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Concerns over plans for block of historic city centre buildings

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A series of concerns have been raised by the Department of Heritage and City Council over plans for the restoration of a block of derelict buildings on Quay Street and Quay Lane – to become a high-end retail unit for Aran sweaters.

However, the Department has voiced its objection to any plan to restore the building to an appearance as “at some notional date in history”, while the Council has ordered a redesign.

GlenAran Ltd, which is owned by the McCarthy family from Glengarriff in West Cork, bought No 25 Quay Street and numbers 2 to 5 Quay Lane at the end of 2015 for a price which auctioneers said was “significantly in excess” of its €600,000 guide price.

The McCarthys have since submitted plans to the City Council to restore and redevelop the former mill and residential buildings to use as “a high-end retail centre for the sale of GlenAran knitwear and woollen products”.

The extensive works on the buildings – all of which are Protected Structures – include:
■ The repointing and repair of all internal and external walls;
■ The installation of a new staircase, roof and medieval style ceiling;
■ A double-storey extension to the rear of No 4 and a double and single-storey extension to the rear of No 5.

The application states: “Such development will provide a viable commercial use for the existing derelict buildings, which will attract new clientele, enhanced business footfall, and visitor attraction which will in turn improve the economic viability of the lower Quay Street/Quay Lane area of the city centre.

“The structure will be renovated in terms of best conservation practice using traditional skills and materials relevant to the late medieval period and early Victorian era, taking into account any significant findings arising out of the archaeological survey of the site,” the application reads.

The Quay Lane buildings were built as a warehouse in the 17th Century, and altered to residential units in the 1830s. The Department of Heritage has expressed serious concerns about the nature of the redevelopment project.

“While the Department welcomes the proposed restoration of these buildings which have been derelict for a number of years, we are very concerned at the details of this proposed redevelopment.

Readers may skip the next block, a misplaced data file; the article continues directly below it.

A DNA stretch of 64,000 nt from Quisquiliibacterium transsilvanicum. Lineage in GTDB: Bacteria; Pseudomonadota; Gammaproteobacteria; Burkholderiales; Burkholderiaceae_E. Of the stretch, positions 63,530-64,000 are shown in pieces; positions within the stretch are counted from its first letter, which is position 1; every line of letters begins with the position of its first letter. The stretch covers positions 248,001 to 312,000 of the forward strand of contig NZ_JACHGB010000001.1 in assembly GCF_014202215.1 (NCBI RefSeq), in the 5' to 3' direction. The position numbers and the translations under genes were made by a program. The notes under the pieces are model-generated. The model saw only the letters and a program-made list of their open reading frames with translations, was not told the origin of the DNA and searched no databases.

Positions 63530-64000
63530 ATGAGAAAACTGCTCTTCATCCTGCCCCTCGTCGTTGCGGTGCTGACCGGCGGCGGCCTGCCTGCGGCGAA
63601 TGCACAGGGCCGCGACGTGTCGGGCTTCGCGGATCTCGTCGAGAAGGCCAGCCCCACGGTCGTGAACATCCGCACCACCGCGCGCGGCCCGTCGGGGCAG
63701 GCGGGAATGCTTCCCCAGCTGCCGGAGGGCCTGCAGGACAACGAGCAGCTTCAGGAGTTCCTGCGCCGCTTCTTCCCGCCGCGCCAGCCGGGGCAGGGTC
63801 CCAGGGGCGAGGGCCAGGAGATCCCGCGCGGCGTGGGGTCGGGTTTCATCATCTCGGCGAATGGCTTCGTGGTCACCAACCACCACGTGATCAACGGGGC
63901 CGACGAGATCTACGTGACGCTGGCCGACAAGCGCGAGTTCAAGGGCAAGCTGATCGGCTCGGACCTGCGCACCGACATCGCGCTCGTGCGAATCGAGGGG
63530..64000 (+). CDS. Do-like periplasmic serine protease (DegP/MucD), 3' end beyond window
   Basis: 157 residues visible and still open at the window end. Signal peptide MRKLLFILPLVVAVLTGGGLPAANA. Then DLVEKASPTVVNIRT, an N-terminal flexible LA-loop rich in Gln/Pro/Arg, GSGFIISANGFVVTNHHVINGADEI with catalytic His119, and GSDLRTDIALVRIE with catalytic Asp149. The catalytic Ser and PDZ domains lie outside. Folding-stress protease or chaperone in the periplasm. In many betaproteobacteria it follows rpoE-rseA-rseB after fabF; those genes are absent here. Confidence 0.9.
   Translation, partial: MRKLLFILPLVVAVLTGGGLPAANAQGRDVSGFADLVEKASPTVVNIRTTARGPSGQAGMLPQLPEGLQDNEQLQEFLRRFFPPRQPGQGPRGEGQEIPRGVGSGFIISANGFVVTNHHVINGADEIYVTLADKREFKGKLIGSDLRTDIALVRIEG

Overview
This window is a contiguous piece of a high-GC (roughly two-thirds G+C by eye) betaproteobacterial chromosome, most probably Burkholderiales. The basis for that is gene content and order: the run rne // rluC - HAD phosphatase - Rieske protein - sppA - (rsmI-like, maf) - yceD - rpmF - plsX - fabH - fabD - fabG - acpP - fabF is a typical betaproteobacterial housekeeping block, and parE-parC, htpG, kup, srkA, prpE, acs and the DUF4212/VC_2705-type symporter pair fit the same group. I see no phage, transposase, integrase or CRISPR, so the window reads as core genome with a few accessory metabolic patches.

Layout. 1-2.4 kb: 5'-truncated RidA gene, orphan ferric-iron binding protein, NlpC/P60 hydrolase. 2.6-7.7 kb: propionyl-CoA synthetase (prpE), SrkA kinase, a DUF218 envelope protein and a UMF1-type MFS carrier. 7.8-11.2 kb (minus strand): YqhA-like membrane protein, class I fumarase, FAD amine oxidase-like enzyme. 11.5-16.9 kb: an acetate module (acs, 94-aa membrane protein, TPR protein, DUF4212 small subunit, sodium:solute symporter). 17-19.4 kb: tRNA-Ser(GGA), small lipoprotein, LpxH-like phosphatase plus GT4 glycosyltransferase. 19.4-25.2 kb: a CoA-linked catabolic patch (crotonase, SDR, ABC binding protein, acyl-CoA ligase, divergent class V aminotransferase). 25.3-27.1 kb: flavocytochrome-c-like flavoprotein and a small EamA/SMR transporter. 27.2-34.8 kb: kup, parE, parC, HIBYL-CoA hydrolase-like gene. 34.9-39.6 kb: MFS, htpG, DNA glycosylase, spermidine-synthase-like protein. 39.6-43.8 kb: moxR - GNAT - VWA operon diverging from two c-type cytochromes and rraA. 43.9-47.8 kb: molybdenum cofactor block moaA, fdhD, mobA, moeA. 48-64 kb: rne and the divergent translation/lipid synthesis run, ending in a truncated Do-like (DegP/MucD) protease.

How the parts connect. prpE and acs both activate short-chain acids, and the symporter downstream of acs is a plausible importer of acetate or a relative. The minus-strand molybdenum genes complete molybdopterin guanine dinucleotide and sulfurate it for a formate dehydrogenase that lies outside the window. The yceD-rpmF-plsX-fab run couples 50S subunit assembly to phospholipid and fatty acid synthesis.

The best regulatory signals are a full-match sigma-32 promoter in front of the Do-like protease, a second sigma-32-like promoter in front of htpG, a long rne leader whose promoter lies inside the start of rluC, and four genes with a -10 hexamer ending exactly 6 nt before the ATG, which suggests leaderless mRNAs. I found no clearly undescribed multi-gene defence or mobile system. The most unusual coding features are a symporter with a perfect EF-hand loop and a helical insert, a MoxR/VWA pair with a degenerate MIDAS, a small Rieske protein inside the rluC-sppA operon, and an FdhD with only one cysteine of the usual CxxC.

“The practice of ‘restoring’ a building or structure to an appearance at some notional date in history, as is proposed to No. 25 Quay Street, is entirely contrary to internationally accepted best practice.

“On the other hand, in the case of the buildings at Numbers 2-5 Quay Lane, the original roofs of these buildings were only removed in recent years and the Dept believe there is sufficient documentary and photographic evidence to restore the roofs to the original profile.

“Yet here it is proposed to construct an entirely false ‘medieval style’ roof. In our opinion, the type of works proposed in this application would serve to confuse the evidence of the historic buildings,” the Department’s submission reads.

Meanwhile, the City Council has ordered a redesign of the proposals and further archaeological investigation of the site.

The applicants now have up to six months to submit the further information, or the plans will be deemed withdrawn.

The property was earmarked by a previous owner for a €10m bar, restaurant and upmarket hostel premises.

Connacht Tribune

State to look at plan to protect historic monastic ruins

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Officials from the Office of Public Works have confirmed that they will visit what is widely regarded as the most complete Franciscan monastic ruins in Ireland to see what works are required to save it.

And a local public representative has said that he does not want to be part of a generation that allowed Ross Errilly Franciscan Friary to fall into worse disrepair.

Correspondence sent this week to those who diligently look after the friary has suggested that the OPW’s Head of Historic Properties will come down to establish what emergency works are required.

This follows the recent visit by the Minister for the Office of Public Works Patrick O’Donovan to Ross Errilly Franciscan Friary which dates well back before the 1400s and requires urgent works to be carried out.

Cllr Andrew Reddington (FG) said: “It would be an absolute disgrace if we were the generation that allowed this friary to deteriorate even further.”

It was explained to the Minister while visiting the Abbey that it is in desperate need of emergency works and it was essential that the Minister brought this back to his department.

He was informed that it was around the late 1980s when there was any major works carried out on the abbey by the OPW.

“The abbey needs remedial work urgently as it is falling into disrepair and the main area of concern is the tower.

“There has never been any serious remedial work done on the tower and there has never been scaffolding put up around the outside of it to deal with the exterior of the tower,” Cllr Reddington told The Connacht Tribune.

A local group who met with the Minister explained that there is no electricity at the abbey or any toilet facilities for visiting tourists.

He was informed that the nearest electrical pole is only 200m away, so it wouldn’t be difficult to get electricity to the abbey.